B2B Payments

Buyers To Suppliers: Don’t Waste Your Resources On Social Media

When it comes to social media’s role in business-to-business operations, the research is conflicting. One recent report from business research firm CEB declared social media as “an untapped gold mine” for B2B sellers and marketers. LinkedIn, the world’s leading B2B social media platform, announced the launch of the LinkedIn Lead Accelerator to aid B2B sellers and suppliers in their migration online, hinting at a new industry push for suppliers to start targeting potential buyers through social media. A separate study released by Content Marketing Institute revealed that 91 percent of B2B sellers use LinkedIn to distribute content about their products and services in hopes of attracting sales.

But this encouragement for B2B sellers to nab new business through social media platforms could be misguided, according to one new study released by KoMarketing and BuyerZone.

The firms published a new report on B2B Web usability this week and revealed that blogs and social media sites are rarely B2B buyers’ first point of contact in researching and procuring products. According to a survey of 262 B2B buyers that do their purchasing online, just 12 percent said a blog aided in their search for suppliers. More than one-third (34 percent) said a blog is of no use at all in this research.

When it comes to social media, less than one-fifth of respondents said the platform is useful in discovering vendors, while 38 percent said social media is not helpful at all.

And it’s not just the area of vendor research in which social media and blogs come up short for B2B buyers, as only 18 percent said blogs help establish the credibility of a supplier, and even fewer (10 percent) said social media does so. Nearly half of respondents said that a seller’s blog or social media presence does not factor into procurement decisions whatsoever.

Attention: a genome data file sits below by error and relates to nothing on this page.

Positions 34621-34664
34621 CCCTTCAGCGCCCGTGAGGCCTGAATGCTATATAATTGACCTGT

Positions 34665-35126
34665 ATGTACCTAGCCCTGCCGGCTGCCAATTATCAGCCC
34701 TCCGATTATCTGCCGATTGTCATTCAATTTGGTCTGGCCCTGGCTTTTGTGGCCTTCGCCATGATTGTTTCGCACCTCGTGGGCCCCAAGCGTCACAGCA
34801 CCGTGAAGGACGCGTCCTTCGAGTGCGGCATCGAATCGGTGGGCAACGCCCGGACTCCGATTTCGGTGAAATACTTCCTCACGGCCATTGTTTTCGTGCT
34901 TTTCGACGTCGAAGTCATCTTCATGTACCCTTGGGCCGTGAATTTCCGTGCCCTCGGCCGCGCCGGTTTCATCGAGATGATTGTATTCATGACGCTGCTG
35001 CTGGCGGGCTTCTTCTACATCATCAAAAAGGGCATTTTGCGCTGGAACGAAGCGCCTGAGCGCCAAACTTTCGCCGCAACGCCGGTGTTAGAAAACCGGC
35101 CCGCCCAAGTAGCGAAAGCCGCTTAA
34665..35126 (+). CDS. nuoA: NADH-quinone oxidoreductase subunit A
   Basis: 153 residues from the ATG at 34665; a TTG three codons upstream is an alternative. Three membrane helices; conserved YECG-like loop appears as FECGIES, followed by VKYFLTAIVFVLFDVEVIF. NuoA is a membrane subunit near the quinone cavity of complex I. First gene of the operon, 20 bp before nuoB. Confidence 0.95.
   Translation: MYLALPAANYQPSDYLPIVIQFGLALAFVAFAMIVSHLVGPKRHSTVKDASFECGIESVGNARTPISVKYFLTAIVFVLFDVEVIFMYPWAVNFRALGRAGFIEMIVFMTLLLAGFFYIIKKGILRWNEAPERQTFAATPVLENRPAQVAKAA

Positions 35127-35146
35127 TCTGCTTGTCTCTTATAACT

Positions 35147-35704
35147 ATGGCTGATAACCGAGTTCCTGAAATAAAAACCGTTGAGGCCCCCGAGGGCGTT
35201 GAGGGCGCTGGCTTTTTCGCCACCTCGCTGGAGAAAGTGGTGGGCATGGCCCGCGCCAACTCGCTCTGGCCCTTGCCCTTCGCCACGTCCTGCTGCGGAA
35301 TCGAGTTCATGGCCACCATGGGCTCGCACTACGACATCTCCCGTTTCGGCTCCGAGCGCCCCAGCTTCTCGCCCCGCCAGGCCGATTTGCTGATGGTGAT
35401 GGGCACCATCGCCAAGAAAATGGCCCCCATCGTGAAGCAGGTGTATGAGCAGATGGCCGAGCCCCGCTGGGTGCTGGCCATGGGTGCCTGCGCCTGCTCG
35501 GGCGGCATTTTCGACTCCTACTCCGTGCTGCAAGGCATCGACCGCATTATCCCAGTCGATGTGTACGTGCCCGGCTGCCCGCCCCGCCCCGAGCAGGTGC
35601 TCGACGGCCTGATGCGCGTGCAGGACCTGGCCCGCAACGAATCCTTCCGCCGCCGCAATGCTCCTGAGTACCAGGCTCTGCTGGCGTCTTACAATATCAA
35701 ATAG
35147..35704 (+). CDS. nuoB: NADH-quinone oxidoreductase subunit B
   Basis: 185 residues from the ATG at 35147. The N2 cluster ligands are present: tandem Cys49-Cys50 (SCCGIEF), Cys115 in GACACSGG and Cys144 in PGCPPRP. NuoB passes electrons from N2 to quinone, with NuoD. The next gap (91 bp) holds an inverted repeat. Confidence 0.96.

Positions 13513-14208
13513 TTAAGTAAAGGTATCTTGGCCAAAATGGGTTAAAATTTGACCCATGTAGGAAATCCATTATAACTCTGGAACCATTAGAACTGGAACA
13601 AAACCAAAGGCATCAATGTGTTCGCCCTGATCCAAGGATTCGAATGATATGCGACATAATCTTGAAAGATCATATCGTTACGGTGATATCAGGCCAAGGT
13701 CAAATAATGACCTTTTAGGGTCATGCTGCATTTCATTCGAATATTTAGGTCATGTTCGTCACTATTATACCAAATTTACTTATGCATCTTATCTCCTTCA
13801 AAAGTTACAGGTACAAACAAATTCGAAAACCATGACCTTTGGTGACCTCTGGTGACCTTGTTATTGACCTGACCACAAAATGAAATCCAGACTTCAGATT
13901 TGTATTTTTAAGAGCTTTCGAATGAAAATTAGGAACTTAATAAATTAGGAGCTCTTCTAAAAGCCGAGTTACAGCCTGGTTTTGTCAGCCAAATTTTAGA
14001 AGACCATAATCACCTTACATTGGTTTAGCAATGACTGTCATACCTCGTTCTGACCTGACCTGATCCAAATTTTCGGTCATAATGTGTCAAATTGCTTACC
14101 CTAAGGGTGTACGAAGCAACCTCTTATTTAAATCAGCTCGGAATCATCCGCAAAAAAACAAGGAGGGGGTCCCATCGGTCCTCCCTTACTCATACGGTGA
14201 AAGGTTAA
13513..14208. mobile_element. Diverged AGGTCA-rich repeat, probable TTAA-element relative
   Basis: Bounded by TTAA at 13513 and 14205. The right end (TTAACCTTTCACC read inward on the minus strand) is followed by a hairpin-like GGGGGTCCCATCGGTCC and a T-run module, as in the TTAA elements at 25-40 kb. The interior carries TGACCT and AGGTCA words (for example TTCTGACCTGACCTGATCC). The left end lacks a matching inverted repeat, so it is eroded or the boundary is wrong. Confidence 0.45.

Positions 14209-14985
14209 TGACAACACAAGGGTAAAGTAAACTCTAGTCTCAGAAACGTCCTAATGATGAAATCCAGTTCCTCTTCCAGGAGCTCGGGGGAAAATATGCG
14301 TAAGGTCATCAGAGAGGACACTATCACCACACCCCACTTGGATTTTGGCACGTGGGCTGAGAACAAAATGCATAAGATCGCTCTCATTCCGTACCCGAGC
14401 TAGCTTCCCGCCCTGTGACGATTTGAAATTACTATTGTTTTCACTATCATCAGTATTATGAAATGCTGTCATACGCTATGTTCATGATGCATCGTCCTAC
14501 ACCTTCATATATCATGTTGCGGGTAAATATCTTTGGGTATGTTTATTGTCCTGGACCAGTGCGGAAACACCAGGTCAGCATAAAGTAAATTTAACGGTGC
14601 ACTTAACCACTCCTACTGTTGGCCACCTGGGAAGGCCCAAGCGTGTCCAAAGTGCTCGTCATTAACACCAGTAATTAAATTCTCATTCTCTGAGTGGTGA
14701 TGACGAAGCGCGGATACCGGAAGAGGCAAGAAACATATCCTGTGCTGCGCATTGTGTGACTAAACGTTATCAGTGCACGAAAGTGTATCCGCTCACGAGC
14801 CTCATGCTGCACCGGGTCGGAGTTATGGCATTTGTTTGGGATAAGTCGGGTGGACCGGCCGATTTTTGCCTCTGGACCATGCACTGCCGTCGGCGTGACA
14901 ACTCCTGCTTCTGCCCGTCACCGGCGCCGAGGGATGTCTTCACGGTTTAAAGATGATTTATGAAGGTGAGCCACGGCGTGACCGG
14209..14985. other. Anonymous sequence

Misplaced Resources

The research shows that less than 20 percent of B2B online buyers agree that blogs and social media are helpful in discovering new suppliers, suggesting that suppliers’ efforts to promote their products and services through these channels may be a grave misappropriation of resources.

Instead, sellers should be focusing on improving their own websites, KoMarketing and BuyerZone’s research suggests. Procurement officials are targeting suppliers’ websites now more than ever, but, according to the most recent survey, more than half of B2B buyers said that contact info – basic, but crucial to include on vendor websites – is most often missing on supplier homepages.

A slew of research shows that buyers are digitizing their procurement efforts, but crave an improved user experience on vendor websites, and are actually shunning social media in their purchasing journey. Buyers have been vocal regarding their concerns of being flooded with supplier advertisements on blogs and social media platforms. A research study by Acquity Group also found that while buyers prefer to procure through a vendor website, 35 percent of procurement officials surveyed have abandoned an online shopping cart because a webpage did not load properly, while others cited a confusing checkout process.

These findings present a troubling picture when presented in the context of other research that shows how suppliers are focusing their growth efforts on social media, not on their own websites.

According to Forrester Research, for example, 51 percent of B2B marketers said their social media spending is expected to increase in 2015, despite another study by CMO that revealed that 45 percent of these marketers have not yet seen how social media impacts their business. KoMarketing and BuyerZone’s latest report seems to provide even more evidence that suppliers are misguided in their social media investments, and perhaps should listen a bit more closely to what their customers want.



The How We Shop Report, a PYMNTS collaboration with PayPal, aims to understand how consumers of all ages and incomes are shifting to shopping and paying online in the midst of the COVID-19 pandemic. Our research builds on a series of studies conducted since March, surveying more than 16,000 consumers on how their shopping habits and payments preferences are changing as the crisis continues. This report focuses on our latest survey of 2,163 respondents and examines how their increased appetite for online commerce and digital touchless methods, such as QR codes, contactless cards and digital wallets, is poised to shape the post-pandemic economy.

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